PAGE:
Restraint techniques that could kill

It’s likely that many of the readers of my blog will know the dangers of using restraint techniques already. Most experts in the field would argue that used properly the restraint of an individual is safe for both the detainee and the person applying the restraint. That is the point after all. I have always been of the view that physical restraint whenever it is used always carries dangers for all parties and recent published research suggest the same. A study published in Medicine, Science and the Law (a forensic medicine publication) concluded that forcing a detainee to bend over while seated can lead to death because the hold reduces lung capacity significantly.

There is a picture of the hold if you click here. This is a hold you find being used potentially in mental health situations or private security organisations. So for example it may be used on an aircraft.

The BBC ran a story last week connecting this research the death of Jimmy Mubenga, 46, who died not long after being restrained on his deportation flight out of Heathrow last year. Post-mortem examinations were inconclusive and three security guards employed by the escorting security organisation have been arrested and put on bail.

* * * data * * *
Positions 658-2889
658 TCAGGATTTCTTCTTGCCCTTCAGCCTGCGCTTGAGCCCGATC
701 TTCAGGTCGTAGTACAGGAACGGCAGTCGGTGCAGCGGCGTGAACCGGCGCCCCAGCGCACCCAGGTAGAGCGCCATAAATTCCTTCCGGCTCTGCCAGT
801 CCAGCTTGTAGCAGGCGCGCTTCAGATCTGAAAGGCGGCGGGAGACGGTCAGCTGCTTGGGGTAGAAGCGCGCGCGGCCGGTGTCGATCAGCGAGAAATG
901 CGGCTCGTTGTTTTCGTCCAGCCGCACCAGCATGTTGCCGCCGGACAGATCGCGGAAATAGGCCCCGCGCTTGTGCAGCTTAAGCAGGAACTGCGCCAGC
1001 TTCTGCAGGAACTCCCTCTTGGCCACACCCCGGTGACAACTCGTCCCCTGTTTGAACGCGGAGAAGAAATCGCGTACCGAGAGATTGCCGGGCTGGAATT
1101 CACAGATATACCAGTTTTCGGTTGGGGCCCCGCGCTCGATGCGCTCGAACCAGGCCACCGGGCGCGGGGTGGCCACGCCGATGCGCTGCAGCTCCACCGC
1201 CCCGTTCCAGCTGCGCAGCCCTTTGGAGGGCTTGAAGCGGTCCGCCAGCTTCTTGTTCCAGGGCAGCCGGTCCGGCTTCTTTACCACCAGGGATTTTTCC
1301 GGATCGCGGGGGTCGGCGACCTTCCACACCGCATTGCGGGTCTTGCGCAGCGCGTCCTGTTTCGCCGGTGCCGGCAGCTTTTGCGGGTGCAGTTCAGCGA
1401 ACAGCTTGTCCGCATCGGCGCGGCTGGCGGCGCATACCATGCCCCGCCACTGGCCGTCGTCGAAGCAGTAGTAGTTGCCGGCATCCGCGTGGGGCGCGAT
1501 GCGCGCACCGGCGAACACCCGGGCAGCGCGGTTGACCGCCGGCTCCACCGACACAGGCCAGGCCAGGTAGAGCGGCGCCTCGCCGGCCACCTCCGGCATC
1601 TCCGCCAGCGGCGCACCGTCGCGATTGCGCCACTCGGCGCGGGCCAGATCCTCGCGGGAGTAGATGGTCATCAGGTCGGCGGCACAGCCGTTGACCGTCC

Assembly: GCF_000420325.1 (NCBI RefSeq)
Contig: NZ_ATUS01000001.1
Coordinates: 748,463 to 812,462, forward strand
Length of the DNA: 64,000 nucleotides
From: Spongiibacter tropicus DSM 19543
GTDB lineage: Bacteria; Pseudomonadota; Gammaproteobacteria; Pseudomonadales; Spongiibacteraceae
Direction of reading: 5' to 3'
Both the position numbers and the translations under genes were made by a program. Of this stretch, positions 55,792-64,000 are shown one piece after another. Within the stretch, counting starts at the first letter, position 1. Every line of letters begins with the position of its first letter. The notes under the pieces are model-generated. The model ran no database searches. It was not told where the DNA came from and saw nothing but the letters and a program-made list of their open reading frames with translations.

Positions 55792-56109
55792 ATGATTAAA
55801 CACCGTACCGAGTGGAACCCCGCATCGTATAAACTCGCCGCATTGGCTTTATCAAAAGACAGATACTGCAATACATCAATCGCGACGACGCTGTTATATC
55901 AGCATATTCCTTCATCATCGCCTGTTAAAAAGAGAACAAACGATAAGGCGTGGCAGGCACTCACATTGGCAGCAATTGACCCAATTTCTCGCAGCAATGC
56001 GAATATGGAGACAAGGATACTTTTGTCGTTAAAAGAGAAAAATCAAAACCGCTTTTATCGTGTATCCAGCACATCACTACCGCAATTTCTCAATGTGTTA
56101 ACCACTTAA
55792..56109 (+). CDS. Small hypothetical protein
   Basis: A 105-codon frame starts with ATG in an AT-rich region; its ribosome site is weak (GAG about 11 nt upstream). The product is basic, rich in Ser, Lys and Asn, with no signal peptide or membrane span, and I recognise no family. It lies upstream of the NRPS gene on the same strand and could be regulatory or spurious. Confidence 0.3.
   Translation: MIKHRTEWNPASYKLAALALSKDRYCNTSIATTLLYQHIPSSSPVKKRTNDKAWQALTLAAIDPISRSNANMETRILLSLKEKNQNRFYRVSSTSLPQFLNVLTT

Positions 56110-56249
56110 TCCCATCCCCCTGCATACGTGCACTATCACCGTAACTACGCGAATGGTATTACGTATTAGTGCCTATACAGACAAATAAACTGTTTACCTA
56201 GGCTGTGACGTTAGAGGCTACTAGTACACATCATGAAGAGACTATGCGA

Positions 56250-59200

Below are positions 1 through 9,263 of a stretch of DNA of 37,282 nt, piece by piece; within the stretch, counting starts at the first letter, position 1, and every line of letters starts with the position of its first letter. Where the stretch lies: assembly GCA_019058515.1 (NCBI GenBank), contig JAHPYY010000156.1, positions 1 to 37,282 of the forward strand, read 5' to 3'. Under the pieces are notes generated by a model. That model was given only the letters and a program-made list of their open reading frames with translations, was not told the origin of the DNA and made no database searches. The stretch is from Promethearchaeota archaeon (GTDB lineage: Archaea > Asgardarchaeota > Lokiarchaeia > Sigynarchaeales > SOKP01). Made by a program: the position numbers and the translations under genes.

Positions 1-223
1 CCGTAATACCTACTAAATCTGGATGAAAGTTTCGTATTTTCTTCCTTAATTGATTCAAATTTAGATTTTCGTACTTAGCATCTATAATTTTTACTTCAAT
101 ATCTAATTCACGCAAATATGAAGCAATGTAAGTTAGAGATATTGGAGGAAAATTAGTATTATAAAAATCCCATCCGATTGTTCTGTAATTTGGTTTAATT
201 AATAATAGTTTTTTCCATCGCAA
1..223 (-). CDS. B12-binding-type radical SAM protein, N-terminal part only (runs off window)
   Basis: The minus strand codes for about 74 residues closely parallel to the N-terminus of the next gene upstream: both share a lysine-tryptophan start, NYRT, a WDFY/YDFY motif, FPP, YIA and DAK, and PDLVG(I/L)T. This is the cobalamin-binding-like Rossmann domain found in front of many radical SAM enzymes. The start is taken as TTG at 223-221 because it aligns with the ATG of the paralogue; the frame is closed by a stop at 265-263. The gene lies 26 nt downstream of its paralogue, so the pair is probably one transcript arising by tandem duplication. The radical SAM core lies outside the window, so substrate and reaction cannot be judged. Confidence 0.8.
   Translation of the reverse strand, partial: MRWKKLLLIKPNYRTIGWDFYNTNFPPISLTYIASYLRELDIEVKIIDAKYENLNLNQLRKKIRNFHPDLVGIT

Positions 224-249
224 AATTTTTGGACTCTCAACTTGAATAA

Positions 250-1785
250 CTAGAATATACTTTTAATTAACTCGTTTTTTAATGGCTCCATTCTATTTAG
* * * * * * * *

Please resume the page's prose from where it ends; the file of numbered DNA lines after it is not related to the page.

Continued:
As I understand it the research involved forty volunteers who were put in a seated position and lent forward so their faces were close to their lap. They were then held in that position. The research suggested that it was the position rather than any force applied that was the main problem as the position restricted lung capacity and air flow. This would be worsened if your detainee was over-weight. The researchers expressed concerns that detainees in this hold may struggle to breathe but that their struggling could be misinterpreted by the enforcer who may push them lower into the forward position, making breathing even more difficult. I’m sure you get the picture. It’s a terrible image and highlights the challenges of security personnel ever more.

If you are in the security profession either as a security officer or as the CEO please take note. There are many good courses out there which will keep you and the general public safe and well. Invest your time and money wisely…you should look for a course that will cover these key elements:

  • Differentiates between holding, escorting and restraining and non-harmful seated restraint techniques and how to apply them.
  • Demonstrates and explains how to gradually de-escalate and relax a restraint to allow the subject being restrained to regain self-control.
  • Explores the risks associated with alcohol and drugs, knives and other forms of edged weapons in relation to the use of physical restraint.
  • Investigates the difference between non-harmful methods of control and more restrictive methods of control and when the use of such methods would be considered appropriate.
  • Explores all legal aspects of physical restraint and particularly that as it relates to Reasonable Force and Health and Safety.
  • Provides you with the physical skills required to handle potentially violent situations.
  • Provides you with the physical skills to safely control others whilst being compliant with legislation.

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